KARACHI: Until the 2013 elections, Karachi had 20 national seats — from NA-239 Karachi West to NA-258 Malir-cum-Karachi West. But in the recent delimitations, the city has gained one more seat, raising the total count to 21. This new seat is NA-252 Karachi West-V, which comprises Manghopir subdivision and some parts of Mominabad subdivision.
Previously, Karachi West was allocated four seats — from NA-239 to NA-242 — whereas NA-243 was Karachi Central-cum-Karachi West, and then NA-258 was Malir-cum-Karachi West.
Therefore, a major part of the current NA-252 Karachi West-V (Manghopir) was included in then NA-243 Karachi Central-cum-Karachi West, whereas some villages of Gadap were included in NA-258 Malir-cum-Karachi West.
Mominabad was included in then NA-241 Karachi West-III, and some areas of the current NA-252, Gulshan-i-Zia, Ghaziabad and others, were also in NA-242 Karachi West-IV. Gulshan-i-Maymar, which is now included in NA-252, was part of NA-253 Karachi East-cum-Malir.
Previously, the constituency was overwhelmingly merged with the Orangi area of Karachi, which is mostly inhabited by the Urdu-speaking community. However, after the recent delimitation, the entire Manghopir subdivision is in the newly carved constituency, whose 60 per cent area is rural.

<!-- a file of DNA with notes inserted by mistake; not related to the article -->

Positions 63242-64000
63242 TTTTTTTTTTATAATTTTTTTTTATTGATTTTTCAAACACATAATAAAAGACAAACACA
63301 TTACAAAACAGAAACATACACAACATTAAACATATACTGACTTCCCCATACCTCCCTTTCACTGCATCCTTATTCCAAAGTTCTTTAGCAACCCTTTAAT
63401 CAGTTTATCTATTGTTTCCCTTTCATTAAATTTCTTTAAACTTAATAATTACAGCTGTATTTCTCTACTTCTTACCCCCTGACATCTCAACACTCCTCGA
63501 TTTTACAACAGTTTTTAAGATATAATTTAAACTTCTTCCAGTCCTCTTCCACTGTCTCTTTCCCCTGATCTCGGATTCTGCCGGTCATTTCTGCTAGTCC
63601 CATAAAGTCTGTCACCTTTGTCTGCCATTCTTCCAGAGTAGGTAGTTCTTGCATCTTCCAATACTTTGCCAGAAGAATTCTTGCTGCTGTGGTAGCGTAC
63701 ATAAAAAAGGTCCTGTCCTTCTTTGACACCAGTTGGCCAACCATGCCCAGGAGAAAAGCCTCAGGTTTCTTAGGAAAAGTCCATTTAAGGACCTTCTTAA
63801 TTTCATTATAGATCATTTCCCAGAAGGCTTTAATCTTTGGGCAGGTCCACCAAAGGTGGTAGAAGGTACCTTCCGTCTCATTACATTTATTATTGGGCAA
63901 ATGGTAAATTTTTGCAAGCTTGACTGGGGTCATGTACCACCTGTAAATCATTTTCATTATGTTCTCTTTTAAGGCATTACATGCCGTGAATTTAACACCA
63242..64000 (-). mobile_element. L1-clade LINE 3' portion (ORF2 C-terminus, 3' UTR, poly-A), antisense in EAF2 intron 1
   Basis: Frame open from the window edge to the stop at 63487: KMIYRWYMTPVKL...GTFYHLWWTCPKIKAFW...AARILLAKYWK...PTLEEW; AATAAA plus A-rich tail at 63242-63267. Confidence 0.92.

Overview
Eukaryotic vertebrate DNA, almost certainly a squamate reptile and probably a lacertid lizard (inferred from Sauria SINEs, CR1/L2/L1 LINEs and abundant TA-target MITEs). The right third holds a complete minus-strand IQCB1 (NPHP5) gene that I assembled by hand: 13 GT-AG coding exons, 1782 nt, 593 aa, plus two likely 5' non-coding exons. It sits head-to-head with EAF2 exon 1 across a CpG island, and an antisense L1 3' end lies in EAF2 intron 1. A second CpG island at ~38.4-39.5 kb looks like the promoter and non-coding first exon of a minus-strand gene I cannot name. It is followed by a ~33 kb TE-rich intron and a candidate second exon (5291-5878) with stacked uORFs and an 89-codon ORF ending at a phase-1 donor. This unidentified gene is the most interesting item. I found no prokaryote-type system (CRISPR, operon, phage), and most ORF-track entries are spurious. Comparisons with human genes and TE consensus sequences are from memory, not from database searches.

The population in Manghopir is Baloch, Sindhis, and Pakhtuns, with Urdu- and Punjabi-speaking people in low numbers. The Mominabad area is a mix population of Mohajirs and Pakhtuns. NA-252’s Surjani Town area has two faces — the rural part is in Manghopir and the urban part is in Karachi Central. In this area, Urdu-speaking population is in large numbers, as it is in Gulshan-i-Maymar’s urban area.
Muttahida out of favour after fresh delimitations slash local Mohajir vote
In the previous arrangement of seats, the Sindhi and Baloch community was at disadvantage because of the Urdu-speaking population, whose vote decided results of the elections. It is evident from the results of the past three elections.
For example, in the 2002 elections, NA-241 Karachi-III was taken by Muttahida Majlis-i-Amal (MMA) candidate Mohammad Laeeq Khan, who got 26,812 votes. His opponent, Muttahida Qaumi Movement (MQM) candidate Ferozuddin Rehmani lost by only 479 votes.
In 2008, MQM’s Syed Akhtar-ul-Iqbal Qadri beat Zarbali Syed of the Awami National Party (ANP) by 57,381 votes. PPPP candidate Dr Mohammad Shakir Alam came a distant third with 11,544 votes. Qadri won the seat again in the 2013 elections by securing 95,584 votes.
The second highest number of votes was polled by PTI candidate Dr Saeed Ahmed Afridi, who got 27,827 votes. However, Jamiat Ulema-i-Islam-Fazl (JUI-F) and Jamaat-i-Islami (JI) candidates also succeeded in securing 11,697 and 11,438 votes, respectively, showing the presence of religious vote bank.
Also, parts of Manghopir, Gulzarabad, Sultanabad and Pakhtunabad are mostly Pakhtun-inhabited areas, whose population voted for the ANP in large numbers in 2008, but apparently opted to vote for religious parties and the PTI in the 2013 elections.